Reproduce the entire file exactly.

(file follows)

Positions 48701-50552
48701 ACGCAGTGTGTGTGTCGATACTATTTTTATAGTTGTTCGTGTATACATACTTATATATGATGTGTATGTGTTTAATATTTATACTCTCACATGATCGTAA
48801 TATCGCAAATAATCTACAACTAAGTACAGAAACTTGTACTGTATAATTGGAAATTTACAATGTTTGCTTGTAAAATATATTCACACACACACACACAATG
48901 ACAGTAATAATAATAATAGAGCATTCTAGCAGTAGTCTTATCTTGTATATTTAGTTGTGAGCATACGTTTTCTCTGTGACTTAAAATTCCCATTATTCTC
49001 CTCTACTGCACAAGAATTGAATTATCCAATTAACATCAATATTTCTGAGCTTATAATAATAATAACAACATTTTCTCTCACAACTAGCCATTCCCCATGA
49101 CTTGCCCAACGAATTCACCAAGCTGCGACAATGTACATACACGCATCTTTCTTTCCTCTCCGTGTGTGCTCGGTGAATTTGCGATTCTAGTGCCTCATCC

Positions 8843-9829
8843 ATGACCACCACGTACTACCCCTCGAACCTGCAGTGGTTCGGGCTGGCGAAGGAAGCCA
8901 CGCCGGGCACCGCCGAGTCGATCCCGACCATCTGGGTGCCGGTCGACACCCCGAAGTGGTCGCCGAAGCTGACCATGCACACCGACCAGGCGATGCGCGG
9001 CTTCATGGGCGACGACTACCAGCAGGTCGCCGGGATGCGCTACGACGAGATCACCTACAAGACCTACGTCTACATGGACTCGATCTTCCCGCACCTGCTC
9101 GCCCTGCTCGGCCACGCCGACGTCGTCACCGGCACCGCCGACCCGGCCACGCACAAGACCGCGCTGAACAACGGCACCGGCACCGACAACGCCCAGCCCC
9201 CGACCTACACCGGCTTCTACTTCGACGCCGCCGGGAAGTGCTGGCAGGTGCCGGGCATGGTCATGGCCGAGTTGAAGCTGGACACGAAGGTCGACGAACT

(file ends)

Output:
Positions 48701-50552
48701 ACGCAGTGTGTGTGTCGATACTATTTTTATAGTTGTTCGTGTATACATACTTATATATGATGTGTATGTGTTTAATATTTATACTCTCACATGATCGTAA
48801 TATCGCAAATAATCTACAACTAAGTACAGAAACTTGTACTGTATAATTGGAAATTTACAATGTTTGCTTGTAAAATATATTCACACACACACACACAATG
48901 ACAGTAATAATAATAATAGAGCATTCTAGCAGTAGTCTTATCTTGTATATTTAGTTGTGAGCATACGTTTTCTCTGTGACTTAAAATTCCCATTATTCTC
49001 CTCTACTGCACAAGAATTGAATTATCCAATTAACATCAATATTTCTGAGCTTATAATAATAATAACAACATTTTCTCTCACAACTAGCCATTCCCCATGA
49101 CTTGCCCAACGAATTCACCAAGCTGCGACAATGTACATACACGCATCTTTCTTTCCTCTCCGTGTGTGCTCGGTGAATTTGCGATTCTAGTGCCTCATCC

Positions 8843-9829
8843 ATGACCACCACGTACTACCCCTCGAACCTGCAGTGGTTCGGGCTGGCGAAGGAAGCCA
8901 CGCCGGGCACCGCCGAGTCGATCCCGACCATCTGGGTGCCGGTCGACACCCCGAAGTGGTCGCCGAAGCTGACCATGCACACCGACCAGGCGATGCGCGG
9001 CTTCATGGGCGACGACTACCAGCAGGTCGCCGGGATGCGCTACGACGAGATCACCTACAAGACCTACGTCTACATGGACTCGATCTTCCCGCACCTGCTC
9101 GCCCTGCTCGGCCACGCCGACGTCGTCACCGGCACCGCCGACCCGGCCACGCACAAGACCGCGCTGAACAACGGCACCGGCACCGACAACGCCCAGCCCC
9201 CGACCTACACCGGCTTCTACTTCGACGCCGCCGGGAAGTGCTGGCAGGTGCCGGGCATGGTCATGGCCGAGTTGAAGCTGGACACGAAGGTCGACGAACT